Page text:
Couldn’t let this go un-posted
Results of the mock-poll organized by the Public Opinion Programme of the University of Hong Kong.
Blank votes：121,580 (54.6%)
Leung Chun-ying：39,614 (17.8%)
Henry Tang：36,226 (16.3%)
Albert Ho：25,452 (11.4%)
Total number of votes: 222,872
Without a doubt, this is a powerful statement by the Hong Kong public in support of universal suffrage and against the existing system of selecting the Chief Executive. Electors should be wary of ignoring such public opinion.
I hesitate to call this one a debate… mostly cause it isn’t. Last time was. This time it isn’t. Sure they are trying to out compete each other. But a forum without the ability to respond directly to each other can never become a debate. But here it is anyways.
For those who either weren’t in Hong Kong, or missed the debate, here’s the full Chief Executive Election Debate held on the 16th of March, 2012.
One of the most balanced and reasonable articles I have read on China.org for a long time, commenting on the educational systems in China and the US.
Learning to be more like each other
By Ma Yingyi, January 23, 2012
Today, we are faced with the fascinating paradox which sees Chinese students flocking to American schools and universities in the belief that the American education system is superior; whilst American educators and the public deplore the problems with their own education system and are looking to China in order to seek a better education for their children. This search is principally a result of the considerably higher test scores of Chinese students in international assessments.
The MIDWAY media project is a powerful visual journey into the heart of an astonishingly symbolic environmental tragedy. On one of the remotest islands on our planet, tens of thousands of baby albatrosses lie dead on the ground, their bodies filled with plastic from the Pacific Garbage Patch. Returning to the island over several years, our team is witnessing the cycles of life and death of these birds as a multi-layered metaphor for our times. With photographer Chris Jordan as our guide, we walk through the fire of horror and grief, facing the immensity of this tragedy—and our own complicity—head on. And in this process, we find an unexpected route to a transformational experience of beauty, acceptance, and understanding.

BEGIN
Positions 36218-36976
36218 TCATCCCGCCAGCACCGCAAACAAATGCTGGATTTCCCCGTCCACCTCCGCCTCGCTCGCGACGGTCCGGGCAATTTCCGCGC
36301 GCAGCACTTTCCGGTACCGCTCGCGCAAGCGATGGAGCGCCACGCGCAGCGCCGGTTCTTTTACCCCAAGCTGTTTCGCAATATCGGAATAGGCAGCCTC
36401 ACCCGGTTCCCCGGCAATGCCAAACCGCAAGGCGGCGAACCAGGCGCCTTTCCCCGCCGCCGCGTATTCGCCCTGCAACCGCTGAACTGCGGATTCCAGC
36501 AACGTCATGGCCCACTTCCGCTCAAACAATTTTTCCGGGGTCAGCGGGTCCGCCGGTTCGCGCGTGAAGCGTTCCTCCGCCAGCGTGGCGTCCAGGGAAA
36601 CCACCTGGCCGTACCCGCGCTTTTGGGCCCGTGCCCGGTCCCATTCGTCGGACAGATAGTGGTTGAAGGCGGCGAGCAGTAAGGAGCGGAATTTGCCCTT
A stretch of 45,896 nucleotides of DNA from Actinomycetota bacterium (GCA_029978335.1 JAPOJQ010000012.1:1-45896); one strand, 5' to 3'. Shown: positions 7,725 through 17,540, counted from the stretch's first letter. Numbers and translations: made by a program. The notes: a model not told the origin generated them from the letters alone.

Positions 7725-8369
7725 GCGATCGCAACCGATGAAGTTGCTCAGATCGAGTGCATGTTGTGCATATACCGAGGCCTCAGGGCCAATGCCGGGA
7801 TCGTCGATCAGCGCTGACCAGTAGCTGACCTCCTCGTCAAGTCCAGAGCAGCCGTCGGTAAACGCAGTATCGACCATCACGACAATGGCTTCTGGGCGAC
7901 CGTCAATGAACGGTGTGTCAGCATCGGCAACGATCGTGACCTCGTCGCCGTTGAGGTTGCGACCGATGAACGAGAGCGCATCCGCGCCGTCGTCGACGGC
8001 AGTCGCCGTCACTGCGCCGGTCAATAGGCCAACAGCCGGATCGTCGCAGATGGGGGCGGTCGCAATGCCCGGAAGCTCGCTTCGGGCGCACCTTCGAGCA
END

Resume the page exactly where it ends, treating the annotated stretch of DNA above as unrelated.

Since going to UWC Atlantic College, I’ve been faced with having to explain the distinction between coming from Hong Kong and coming from China. It is, in all honesty, a small distinction, but one that many people in Hong Kong hold dear. With all the problems now associated with China, it seems hardly a surprise that HK people now attempt to distinguish and distance themselves from the social and political upheaval just across the boarder.
The SCMP recently reported on the 29th of December 2011 that
Despite increasing economic integration, locals are viewing themselves more strongly as Hongkongers rather than Chinese citizens than at any time in the past decade, a survey has found.
The poll asked 1,016 city residents to rank the strength of their feelings as “Hong Kong citizens” on a scale from zero to 10, and found an average rating of 8.23 points, a 10-year high.
Asked the same question about their identity as “Chinese citizens”, the average rating was 7.01 points, a 12-year low. The poll was conducted from December 12-20.
For me, the more convincing explanation of this statistical result is given by Dr. James Sung:
Political scientist Dr James Sung Lap-kung said the weakening local sense of a “Chinese citizen” identity could be tied to a wide range of factors to do with China’s diplomatic relations as well as social and economic developments.
The recent Wukan protest over confiscated farmland, and demonstrations over a proposed power plant in Haimen , Guangdong, could have affected Hongkongers, Sung said. The small-circle chief executive election might also weaken people’s sense of engagement, making them believe Beijing was exerting its influence over the city, he said.
OK. I must admit I personally have absolutely no idea how to cope behind China’s Great Firewall. My experiences with it have been far and few, except a few attempts to access emails for the WSDC 2011 motions last summer. But regardless, this is still a cool infographic by G+ on what goes on in China.